Sometime back there was a discussion amongst some food-blogger friends on cookbooks and their relevance in a world of food blogs and websites. The topic was triggered by the surprising admission of some food-bloggers (aspiring writers at that!) that they only look at and rarely cook from cookbooks. My bookshelf is lined with cookbooks I have been collecting since my teens; they are a weakness. They are my insights into a new cuisine or deeper explorations of a favourite one. I put a moratorium on further cookbook purchases because I am constrained where bookshelf-real-estate is concerned. That ended, as all fad diets do, in a binge. With e-shopping only a click away, I was on Flipkart, ordering away. I am no longer looking for cookbooks titled “All About Baking,” but seek out books that link food to a culture: “Gujarati Cooking”, or “Simply South.”
I have been searching for a recipe for the Goan Sambarachi Kodi ever since I tasted it at O’Coquero. On the Web, I came across only one recipe, the one on the charming Goan Food Recipes blog. While Googling for it yet again (I try to check multiple recipes before attempting a less-familiar dish), I came across a mention for it in Pushpesh Pant’s India: A Cookbook. Now, I am usually weary of cookbooks that want to cover all of India in one book. If you know anything about the diversity that is India, you cam imagine how daunting a task that is. In India, I assure you, we know nothing as “Indian Food.” But Pushpesh Pant is a respected scholar and reading some of the recommendations for the book, I thought, well, his might just be the definitive volume, the exception. To his credit, it has a 1000 recipes and weighs in at over a kilo! With those statistics I was expecting a tome of great research and insights. As usual, I started with the section on the cuisine I know better than any other – Kashmiri. That right there, is the cornerstone by which I judge a cookbook dishing out “Indian” Cuisine.
India: A Cookbook makes the all too common blunder of confusing fennel with aniseed. The Indian word for both spices is “saunf,” but for those who know both spices, imagine the taste of mutsch with a truck-load of aniseed instead of fennel! There were other, similar, oversights I spotted as I flipped through. I quickly sought the recipe for “sambarachi kodi” which had been the primary reason for buying the book priced at Rs 1400. That would be just fine and dandy had the booked lived up to its claim of being “The only Indian cookbook you will ever need.” Believe you me that it lists “sambar powder” as the main spice for sambarachi kodi! You are then referred to a recipe for Sambar Powder from Tamil Nadu, which happens to be not even on the same coast! The curry I ate had not tasted like sambar even remotely. Immediately, I put the book back in its muslin bag with all the other slips, chits, and bubble-wrap it had arrived with, and logged in to Flipkart praying they had a return policy on books. I wanted my money back!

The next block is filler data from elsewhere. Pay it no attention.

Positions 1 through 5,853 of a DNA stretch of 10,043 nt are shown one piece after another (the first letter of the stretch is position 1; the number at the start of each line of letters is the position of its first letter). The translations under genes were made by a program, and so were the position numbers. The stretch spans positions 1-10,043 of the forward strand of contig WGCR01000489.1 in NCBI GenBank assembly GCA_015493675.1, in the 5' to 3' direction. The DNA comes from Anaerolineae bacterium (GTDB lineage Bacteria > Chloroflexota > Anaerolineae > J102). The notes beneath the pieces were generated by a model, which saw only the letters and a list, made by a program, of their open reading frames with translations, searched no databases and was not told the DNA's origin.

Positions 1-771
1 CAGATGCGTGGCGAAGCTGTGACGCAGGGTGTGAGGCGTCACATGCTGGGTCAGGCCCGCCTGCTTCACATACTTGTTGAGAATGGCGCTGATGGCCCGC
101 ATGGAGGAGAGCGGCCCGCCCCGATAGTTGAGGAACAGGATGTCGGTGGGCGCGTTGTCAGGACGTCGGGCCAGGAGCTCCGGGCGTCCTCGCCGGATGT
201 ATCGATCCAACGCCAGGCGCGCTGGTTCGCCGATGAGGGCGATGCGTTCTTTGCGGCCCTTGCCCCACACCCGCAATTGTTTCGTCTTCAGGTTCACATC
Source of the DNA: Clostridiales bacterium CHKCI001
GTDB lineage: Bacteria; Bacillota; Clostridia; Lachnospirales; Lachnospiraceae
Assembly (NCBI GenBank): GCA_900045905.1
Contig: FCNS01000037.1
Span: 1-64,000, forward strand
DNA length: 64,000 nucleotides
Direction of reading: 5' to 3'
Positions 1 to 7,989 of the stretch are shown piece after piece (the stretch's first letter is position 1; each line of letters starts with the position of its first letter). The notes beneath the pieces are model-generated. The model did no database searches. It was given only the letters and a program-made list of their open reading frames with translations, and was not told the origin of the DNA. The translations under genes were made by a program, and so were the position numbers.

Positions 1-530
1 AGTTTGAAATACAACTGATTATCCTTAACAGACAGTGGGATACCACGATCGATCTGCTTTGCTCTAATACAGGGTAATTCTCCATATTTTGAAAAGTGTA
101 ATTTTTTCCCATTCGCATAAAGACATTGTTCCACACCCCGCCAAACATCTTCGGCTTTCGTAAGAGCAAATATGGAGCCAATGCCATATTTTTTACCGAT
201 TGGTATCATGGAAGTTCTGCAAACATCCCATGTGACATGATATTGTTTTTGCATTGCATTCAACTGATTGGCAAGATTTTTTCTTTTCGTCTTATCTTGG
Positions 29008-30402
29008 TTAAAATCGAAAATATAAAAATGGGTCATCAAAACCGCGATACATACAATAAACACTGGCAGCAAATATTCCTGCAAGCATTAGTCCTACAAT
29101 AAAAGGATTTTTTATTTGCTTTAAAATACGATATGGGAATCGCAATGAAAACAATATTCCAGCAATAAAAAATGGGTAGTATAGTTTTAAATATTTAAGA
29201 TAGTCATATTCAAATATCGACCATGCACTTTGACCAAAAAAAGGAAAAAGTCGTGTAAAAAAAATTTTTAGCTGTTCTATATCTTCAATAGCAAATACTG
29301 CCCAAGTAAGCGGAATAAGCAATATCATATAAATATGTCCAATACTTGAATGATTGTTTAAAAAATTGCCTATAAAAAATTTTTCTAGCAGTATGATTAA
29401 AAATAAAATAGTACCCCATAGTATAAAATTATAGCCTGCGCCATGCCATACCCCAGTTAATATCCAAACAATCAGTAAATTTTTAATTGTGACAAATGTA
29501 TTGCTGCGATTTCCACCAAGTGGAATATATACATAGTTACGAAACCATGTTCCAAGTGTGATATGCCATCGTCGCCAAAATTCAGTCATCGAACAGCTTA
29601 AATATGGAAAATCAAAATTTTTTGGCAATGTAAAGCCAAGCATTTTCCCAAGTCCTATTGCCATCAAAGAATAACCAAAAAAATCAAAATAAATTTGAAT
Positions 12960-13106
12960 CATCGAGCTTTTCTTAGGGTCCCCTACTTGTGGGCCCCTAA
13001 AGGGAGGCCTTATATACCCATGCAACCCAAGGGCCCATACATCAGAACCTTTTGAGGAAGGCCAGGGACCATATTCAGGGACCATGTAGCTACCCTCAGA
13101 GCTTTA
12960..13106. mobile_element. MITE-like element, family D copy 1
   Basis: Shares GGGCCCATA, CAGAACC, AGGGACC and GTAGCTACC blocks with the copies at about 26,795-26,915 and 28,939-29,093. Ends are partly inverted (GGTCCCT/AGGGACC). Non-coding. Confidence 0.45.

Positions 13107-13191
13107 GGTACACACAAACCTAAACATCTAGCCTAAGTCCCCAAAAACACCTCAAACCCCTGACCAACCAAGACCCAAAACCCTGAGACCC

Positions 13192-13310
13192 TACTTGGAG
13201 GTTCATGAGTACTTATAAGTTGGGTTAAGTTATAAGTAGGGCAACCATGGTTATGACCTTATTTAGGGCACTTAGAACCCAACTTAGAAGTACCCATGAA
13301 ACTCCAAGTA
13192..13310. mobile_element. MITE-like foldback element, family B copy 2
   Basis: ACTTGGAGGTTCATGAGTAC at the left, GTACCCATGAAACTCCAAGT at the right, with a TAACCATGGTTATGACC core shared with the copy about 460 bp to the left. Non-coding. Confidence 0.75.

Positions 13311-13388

I had to state a reason for the return of the book. I was honest and said, “This is just a collection of 1000 recipes. I was expecting a research tome.” Honesty is the best policy. The return was processed the following day, and the book picked up a day later. And those 1000 recipes from all over India – no attribution whatsoever! How can anyone come up with 1000 recipes, covering the length and breadth of India, with nary a source? That is a very good question, you will agree.
Getting back to e-shopping for books on Flipkart. I was searching for regional Indian cookbooks, reading the reviews and helpful comments of other readers, as I shortlisted my cookbooks. One comment on a Bengali cookbook lead me to RD Choudhurani’s Pumpkin Flower Fritters and Other Classic Recipes from a Bangali Kitchen. The slim, photo-less, Bengali cookbook as also Cooking with Pedatha, by Jigyasa Giri, and India: A Cookbook made up my purchases that night. There is not much that was new to me in Cooking with Pedatha. Chandra Padmanabhan’s two cookbooks, Dakshin and Simply South, are my go-to books for South Indian cuisine. Every recipe I have tried from these two cookbooks has turned out well, and many are now favourites. This summer I tried pavakkai pitlay, a tart and spicy dish of tuvar dal with bitter gourd that even TH, who never touches anything bitter, liked! That is HUGE. I served the pitlay with colocasia roast that used its own spice mix – a poriyal podi. I always wonder at a few key ingredients (dried whole chillies, coriander seeds, urad dal, and chana dal) are used in varying proportions and combined with a few other everyday spices such as cumin, or peppercorns, or methi seeds, to obtain seemingly an endless variety of mixes (podis) that can dress up a dal or a curry.